12 May 2014

lay not my bones apart from thine

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i have always been fascinated with ancient greek mythology and culture. i realise that my notion of ancient greece is idealised, that i may have not survived birth for being too weak, i could have been killed young, that there was slavery. however, comparing it to the present day, it seems to have been more pure, more basic, essential. we are slaves still, just in a different way. and i would rather die young than live numb. (or would i)

in my view, mythology speaks of human virtues (and weaknesses): of honour, strenght, health, love, relationship with the natural and supernatural.

some time ago, me and my friend who i miss dearly read the unabridged translated version of the odyssey by homer. we met multiple times, drank some coffee, smoked a few cigarettes, took turns and read out loud to each other. it was heartwarming and thrilling to follow odysseus's adventures. it seemed like a huge accomplishment when we finished reading the book. after the last sentence, we were silent for a while.

inspiration. influence. appropriation.



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And when sleep seized him, loosening the cares of his heart, being shed in sweetness round about him — for sore weary were his glorious limbs with speeding after Hector unto windy Ilios— then there came to him the spirit of hapless Patroclus, in all things like his very self, in stature and fair eyes and in voice, and in like raiment was he clad withal; and he stood above Achilles' head and spake to him, saying: Thou sleepest, and hast forgotten me, Achilles. Not in my life wast thou unmindful of me, but now in my death! Bury me with all speed, that I pass within the gates of Hades. Afar do the spirits keep me aloof, the phantoms of men that have done with toils, neither suffer they me to join myself to them beyond the River, but vainly I wander through the wide-gated house of Hades. And give me thy hand, I pitifully entreat thee, for never more again shall I come back from out of Hades, when once ye have given me my due of fire. Never more in life shall we sit apart from our dear comrades and take counsel together, but for me hath loathly fate opened its maw, the fate that was appointed me even from my birth. Aye, and thou thyself also, Achilles like to the gods, art doomed to be brought low beneath the wall of the waelthy Trojans. And another thing will I speak, and charge thee, if so be thou wilt hearken. Lay not my bones apart from thine, Achilles, but let them lie together, even as we were reared in your house, when Menoetius brought me, being yet a little lad, from Opoeis to your country, by reason of grievous man-slaying, on the day when I slew Amphidamus' son in my folly, though I willed it not, in wrath over the dice. Then the knight Peleus received me into his house and reared me with kindly care and named me thy squire; even so let one coffer enfold our bones, a golden coffer with handles twain, the which thy queenly mother gave thee. Then in answer spake to him Achilles, swift of foot:Wherefore, O head beloved, art thou come hither, and thus givest me charge about each thing? Nay, verily I will fulfill thee all, and will hearken even as thou biddest. But, I pray thee, draw thou nigher; though it be but for a little space let us clasp our arms one about the other, and take our fill of dire lamenting. So saying he reached forth with his hands, yet clasped him not; but the spirit like a vapour was gone beneath the earth, gibbering faintly. And seized with amazement Achilles sprang up, and smote his hands together, and spake a word of wailing:Look you now, even in the house of Hades is the spirit and phantom somewhat, albeit the mind be not anywise therein; for the whole night long hath the spirit of hapless Patroclus stood over me, weeping and wailing, and gave me charge concerning each thing, and was wondrously like his very self.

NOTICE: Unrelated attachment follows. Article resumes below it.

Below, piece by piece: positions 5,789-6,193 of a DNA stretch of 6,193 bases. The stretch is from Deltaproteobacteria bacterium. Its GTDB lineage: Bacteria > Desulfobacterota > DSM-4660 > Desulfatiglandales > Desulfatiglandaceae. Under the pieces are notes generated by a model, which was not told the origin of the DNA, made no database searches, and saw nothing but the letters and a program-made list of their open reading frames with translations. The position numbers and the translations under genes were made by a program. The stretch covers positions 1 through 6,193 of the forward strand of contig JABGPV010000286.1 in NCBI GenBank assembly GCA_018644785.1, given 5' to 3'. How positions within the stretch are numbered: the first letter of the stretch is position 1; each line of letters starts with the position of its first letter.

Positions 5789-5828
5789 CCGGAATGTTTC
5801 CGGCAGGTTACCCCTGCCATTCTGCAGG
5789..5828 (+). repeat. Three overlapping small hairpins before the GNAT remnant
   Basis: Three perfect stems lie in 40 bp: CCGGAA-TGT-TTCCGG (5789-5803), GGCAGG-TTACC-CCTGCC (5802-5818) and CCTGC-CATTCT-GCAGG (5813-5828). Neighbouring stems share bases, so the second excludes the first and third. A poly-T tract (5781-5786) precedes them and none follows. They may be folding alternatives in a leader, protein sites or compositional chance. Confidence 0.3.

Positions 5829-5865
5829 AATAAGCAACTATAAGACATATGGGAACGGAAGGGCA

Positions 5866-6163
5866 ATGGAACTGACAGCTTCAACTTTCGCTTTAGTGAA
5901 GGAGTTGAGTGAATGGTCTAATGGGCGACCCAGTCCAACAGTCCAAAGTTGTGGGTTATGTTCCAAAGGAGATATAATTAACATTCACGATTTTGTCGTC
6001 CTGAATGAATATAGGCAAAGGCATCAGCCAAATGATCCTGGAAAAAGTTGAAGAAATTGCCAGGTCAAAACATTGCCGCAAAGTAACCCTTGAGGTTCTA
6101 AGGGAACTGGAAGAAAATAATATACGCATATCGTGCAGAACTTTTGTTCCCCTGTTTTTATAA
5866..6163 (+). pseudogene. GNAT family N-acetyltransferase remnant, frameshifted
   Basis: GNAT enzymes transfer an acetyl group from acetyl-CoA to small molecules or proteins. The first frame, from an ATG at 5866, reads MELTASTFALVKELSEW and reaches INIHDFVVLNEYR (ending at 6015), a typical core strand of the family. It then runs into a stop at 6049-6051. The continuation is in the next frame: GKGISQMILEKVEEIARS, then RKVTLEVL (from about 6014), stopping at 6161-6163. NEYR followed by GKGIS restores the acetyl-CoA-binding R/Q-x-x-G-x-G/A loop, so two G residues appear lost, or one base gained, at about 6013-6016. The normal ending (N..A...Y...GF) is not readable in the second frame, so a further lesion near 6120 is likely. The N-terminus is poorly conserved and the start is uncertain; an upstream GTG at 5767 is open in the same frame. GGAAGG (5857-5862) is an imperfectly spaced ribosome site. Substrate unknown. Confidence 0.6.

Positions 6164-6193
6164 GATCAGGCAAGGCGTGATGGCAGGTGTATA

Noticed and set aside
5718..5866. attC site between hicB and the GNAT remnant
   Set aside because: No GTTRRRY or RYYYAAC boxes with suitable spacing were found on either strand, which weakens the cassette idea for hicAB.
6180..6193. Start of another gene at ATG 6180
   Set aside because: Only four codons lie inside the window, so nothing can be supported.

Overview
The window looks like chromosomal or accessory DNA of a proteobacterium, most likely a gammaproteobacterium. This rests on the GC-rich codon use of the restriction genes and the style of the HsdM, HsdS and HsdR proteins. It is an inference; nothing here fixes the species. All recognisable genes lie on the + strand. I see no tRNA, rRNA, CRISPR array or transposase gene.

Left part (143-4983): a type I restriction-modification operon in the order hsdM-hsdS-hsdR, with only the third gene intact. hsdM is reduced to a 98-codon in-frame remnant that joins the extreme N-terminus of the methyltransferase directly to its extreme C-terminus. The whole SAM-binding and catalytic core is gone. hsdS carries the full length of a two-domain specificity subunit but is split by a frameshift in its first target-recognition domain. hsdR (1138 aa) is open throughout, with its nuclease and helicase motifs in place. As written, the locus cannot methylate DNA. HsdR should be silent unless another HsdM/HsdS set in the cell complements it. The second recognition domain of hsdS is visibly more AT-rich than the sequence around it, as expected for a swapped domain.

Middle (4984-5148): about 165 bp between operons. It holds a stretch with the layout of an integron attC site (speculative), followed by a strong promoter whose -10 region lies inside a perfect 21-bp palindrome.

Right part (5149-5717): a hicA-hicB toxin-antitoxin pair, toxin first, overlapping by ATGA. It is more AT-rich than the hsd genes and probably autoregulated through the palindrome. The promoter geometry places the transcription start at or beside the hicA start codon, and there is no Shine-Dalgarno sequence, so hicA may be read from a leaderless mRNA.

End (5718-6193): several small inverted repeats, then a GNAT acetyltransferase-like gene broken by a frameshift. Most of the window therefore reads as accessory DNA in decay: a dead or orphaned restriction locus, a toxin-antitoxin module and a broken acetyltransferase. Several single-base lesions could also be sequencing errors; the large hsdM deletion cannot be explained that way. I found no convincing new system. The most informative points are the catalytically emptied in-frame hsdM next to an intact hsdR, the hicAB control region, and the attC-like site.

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So once you've killed the minotaur
How you gonna find your way out of the maze
Here the jealous hand of bitter men
Carve the meat before the table is laid

And they are hungry, they are hungry for you
And they are hungry, they are hungry for you
With an appetite so insatiable
They are hungry, they are hungry for you

The warm thread of love leads you to freedom
Once the hero's deed is done
You leave her lying without a parasol
In the slow solitaire sun

And she is hungry, she is hungry for you
And she is hungry, she is hungry for you
With an appetite so generous
She is hungry, she is hungry for you

No surrender to a lover
Or the wars of the news
Of many blisses to uncover
A black sail billows, the sun hits a blade

And you are hungry, you are hungry for you
And you are hungry, you are hungry for you
With an appetite so dangerous
You are hungry, you are hungry for you

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(pics: courtesy of dane hunter kyckelhahn fb.com/dane.kyckelhahn/photos)

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